After making his debut in 2005 as a gangly 18-year-old, Murray made history in 2013 when he became the first British man to win Wimbledon in 77 years. He repeated the feat three years later. In all, he won 46 titles including three Grand Slams — his first came at the US Open in 2012. He earned back-to-back Olympic gold medals in 2012 and 2016, was ranked world No. 1 for 41 weeks, and helped Britain win the Davis Cup in 2015.


In 2012, Murray became the first British man to win the Olympic gold medal in men’s singles since 1908. Photo credit should read LEON NEAL/AFP/GettyImages


Through his titles alone, secured in surely the greatest era of men’s tennis with Djokovic, Nadal and Federer dominant like no trio before them, Murray has solidified his place in history. But whether he knows it or not, he will leave tennis having also changed a nation’s mindset. Until Murray, Britain had some good players, but while Tim Henman reached four Wimbledon semifinals, no one really thought he could win.


In a country starved of success in tennis, Murray made the impossible possible. And he changed the perception of tennis in Britain, where it had been considered a sport for elites.


Murray wore his heart on his sleeve and brought people along for the ride. Fans lived through his matches as if they were on court themselves. There was always drama, it was never an easy ride, and many times, Murray shouted and scowled on court. But in time, the public learned how hard he was working, how he was always willing to put his body through the ringer one more time, to go the extra mile in search of the 1 percent that might make the difference.




It’s still relatively expensive to play tennis in the U.K. There is still a lot of work to be done to make it more accessible, and participation has plateaued in recent years. But young people in Britain want to play tennis because Andy Murray made it cool. They saw what he did, what he said and how he has gone about his life — and not only did they want to emulate him, they believe they can. Not many people, in any sport, can say that.


“I wouldn’t be here without Andy,” British No. 1 Jack Draper said after his first-round win. “He’s an incredible guy off the court, so funny, so genuine, one-of-a-kind and what a competitor, what a champion. Thank you very much.”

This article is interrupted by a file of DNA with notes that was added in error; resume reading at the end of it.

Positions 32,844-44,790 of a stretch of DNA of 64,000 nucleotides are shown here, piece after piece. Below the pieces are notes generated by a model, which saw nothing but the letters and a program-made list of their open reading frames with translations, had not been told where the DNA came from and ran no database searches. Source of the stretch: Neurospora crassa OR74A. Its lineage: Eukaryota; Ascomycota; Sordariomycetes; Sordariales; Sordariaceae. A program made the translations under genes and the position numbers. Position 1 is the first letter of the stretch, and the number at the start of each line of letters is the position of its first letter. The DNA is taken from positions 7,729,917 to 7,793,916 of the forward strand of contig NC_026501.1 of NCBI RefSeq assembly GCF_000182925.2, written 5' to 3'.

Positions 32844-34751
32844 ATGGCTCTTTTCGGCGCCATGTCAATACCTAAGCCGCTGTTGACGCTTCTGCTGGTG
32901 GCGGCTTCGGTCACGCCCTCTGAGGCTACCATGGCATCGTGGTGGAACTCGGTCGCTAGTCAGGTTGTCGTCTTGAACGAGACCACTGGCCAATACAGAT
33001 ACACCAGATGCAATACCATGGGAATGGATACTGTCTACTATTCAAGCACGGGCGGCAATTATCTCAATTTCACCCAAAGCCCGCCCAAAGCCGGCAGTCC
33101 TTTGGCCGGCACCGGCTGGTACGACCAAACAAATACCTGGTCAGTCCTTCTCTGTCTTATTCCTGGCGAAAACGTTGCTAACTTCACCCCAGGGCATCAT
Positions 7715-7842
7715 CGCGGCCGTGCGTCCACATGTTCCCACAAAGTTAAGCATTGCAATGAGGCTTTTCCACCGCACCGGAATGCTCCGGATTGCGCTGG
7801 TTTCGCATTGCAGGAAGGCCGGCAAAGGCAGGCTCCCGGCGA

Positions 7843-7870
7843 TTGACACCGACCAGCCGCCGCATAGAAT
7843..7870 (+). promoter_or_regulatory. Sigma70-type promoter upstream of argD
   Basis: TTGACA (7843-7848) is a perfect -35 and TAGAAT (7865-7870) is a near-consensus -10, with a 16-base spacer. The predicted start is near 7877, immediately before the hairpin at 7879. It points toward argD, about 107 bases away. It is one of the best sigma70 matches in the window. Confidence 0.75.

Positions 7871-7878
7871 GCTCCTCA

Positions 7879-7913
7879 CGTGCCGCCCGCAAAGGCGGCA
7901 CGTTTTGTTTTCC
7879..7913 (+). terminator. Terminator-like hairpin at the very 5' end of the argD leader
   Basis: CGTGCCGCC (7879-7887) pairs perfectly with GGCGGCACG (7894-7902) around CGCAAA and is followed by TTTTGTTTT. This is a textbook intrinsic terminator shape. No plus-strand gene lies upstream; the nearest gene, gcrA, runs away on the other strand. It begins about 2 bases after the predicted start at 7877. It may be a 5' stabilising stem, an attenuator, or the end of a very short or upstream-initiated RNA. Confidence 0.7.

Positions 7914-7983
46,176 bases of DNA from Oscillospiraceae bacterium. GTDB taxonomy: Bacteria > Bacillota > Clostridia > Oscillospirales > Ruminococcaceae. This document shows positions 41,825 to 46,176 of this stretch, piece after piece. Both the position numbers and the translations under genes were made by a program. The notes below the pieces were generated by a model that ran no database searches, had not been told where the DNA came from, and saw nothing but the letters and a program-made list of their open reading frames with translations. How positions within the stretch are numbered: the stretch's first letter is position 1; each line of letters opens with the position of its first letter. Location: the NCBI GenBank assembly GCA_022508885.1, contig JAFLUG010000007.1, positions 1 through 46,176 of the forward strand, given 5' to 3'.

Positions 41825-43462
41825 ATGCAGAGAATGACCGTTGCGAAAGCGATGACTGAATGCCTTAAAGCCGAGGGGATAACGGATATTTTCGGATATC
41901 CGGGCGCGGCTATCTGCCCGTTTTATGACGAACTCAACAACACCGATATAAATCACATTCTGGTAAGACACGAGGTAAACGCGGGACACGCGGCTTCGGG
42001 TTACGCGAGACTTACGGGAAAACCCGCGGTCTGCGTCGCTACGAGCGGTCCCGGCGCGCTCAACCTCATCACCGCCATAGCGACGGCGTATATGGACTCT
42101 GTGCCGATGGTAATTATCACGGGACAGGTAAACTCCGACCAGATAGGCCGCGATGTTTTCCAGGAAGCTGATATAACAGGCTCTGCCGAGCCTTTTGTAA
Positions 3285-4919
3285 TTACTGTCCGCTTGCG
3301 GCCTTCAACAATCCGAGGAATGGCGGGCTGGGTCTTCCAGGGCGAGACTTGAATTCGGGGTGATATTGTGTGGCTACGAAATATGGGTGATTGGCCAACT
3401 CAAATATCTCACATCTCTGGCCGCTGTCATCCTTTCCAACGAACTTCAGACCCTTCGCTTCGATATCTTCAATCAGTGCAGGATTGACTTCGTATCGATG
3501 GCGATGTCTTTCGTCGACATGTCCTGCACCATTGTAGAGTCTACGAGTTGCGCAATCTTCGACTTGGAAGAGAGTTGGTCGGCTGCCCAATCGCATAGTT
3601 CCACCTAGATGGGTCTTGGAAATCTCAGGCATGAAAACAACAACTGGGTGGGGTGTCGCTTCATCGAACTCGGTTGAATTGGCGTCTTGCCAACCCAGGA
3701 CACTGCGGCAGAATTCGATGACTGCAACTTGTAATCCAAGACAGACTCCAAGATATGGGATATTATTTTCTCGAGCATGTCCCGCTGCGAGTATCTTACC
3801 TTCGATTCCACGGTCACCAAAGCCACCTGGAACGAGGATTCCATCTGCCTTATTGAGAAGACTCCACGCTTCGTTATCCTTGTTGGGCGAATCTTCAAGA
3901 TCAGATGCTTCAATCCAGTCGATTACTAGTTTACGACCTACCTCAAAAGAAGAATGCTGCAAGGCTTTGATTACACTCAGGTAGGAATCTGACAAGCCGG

2021 US Open champion Raducanu echoed those thoughts. “When I think of Wimbledon, I think of Andy,” she said. “Growing up, that was the generation, the hero I would look up to.”


The effusive words of his peers in recent days show the respect in which Murray has been held. “His will to push and see how far he can go, even with an artificial hip, is something that is just inspiring but also serves as a great example I think to a lot of the athletes, younger ones that start to complain about this and that,” 24-time major champion Novak Djokovic said on Tuesday. “He has left an incredible mark on and off the court.”


Andy Murray played doubles with his brother, Jamie, on Thursday, losing to John Peers and Rinky Hijikata of Australia. EPA/ADAM VAUGHAN


Grigor Dimitrov said Murray should be regarded as one of the best players in history. “He won how many tournaments, 46? Three Slams, Olympics back to back,” said Dimitrov. “I always say stats don’t really matter, but it’s a lot, and what he’s been able to do to come back with the surgeries and all that, that’s a career.”


Coco Gauff hailed his fighting spirit and highlighted his impact in promoting the women’s game.


“I just saw a video on TikTok which always makes its rounds about [Murray] correcting reporters about statistics,” she said. “It’s something that as a female player, you’ll see a lot where people will be, like, ‘He’s the first player to do this.’ It’s like, well, Serena and Venus did it, another player did it ages ago. [Or] ‘the first American’ … I did it, just did it. I do appreciate him. Not only him but also his mother for everything they’ve done for equality for women’s sports.”



Judy Murray, Andy’s mother, was his first coach, a constant source of support throughout his career and a coach and leader in her own right, especially through her programs for young girls.


Despite the injuries in recent years, Murray has continued to give everything in search of the goodbye he wanted, and clearly deserves. He didn’t get it in singles, his body not quite there, but the way he was heralded in doubles with his brother should leave him in no doubt about how the country feels.


And those who have come behind, such as Draper, who beat Carlos Alcaraz at Queen’s Club and who was seeded at a major for the first time, are able to play without the pressure Murray faced. The obstacles to success have been cleared. A country now believes in tennis and thinks like champions. That’s his legacy